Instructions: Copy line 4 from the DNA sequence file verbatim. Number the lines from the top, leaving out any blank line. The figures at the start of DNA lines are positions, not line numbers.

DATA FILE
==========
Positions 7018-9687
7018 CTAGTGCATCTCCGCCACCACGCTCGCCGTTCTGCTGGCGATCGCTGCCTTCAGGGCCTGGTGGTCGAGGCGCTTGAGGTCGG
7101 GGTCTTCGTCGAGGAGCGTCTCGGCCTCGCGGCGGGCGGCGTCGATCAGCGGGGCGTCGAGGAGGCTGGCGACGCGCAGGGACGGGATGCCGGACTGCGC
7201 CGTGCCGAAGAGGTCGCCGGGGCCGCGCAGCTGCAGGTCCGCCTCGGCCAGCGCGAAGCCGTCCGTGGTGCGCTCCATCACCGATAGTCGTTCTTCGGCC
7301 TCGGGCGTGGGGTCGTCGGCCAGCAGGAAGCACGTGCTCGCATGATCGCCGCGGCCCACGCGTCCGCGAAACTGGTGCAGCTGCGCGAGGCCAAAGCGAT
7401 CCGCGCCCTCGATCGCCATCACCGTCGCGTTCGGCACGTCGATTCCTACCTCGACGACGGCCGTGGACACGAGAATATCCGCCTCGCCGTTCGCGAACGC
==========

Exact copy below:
7201 CGTGCCGAAGAGGTCGCCGGGGCCGCGCAGCTGCAGGTCCGCCTCGGCCAGCGCGAAGCCGTCCGTGGTGCGCTCCATCACCGATAGTCGTTCTTCGGCC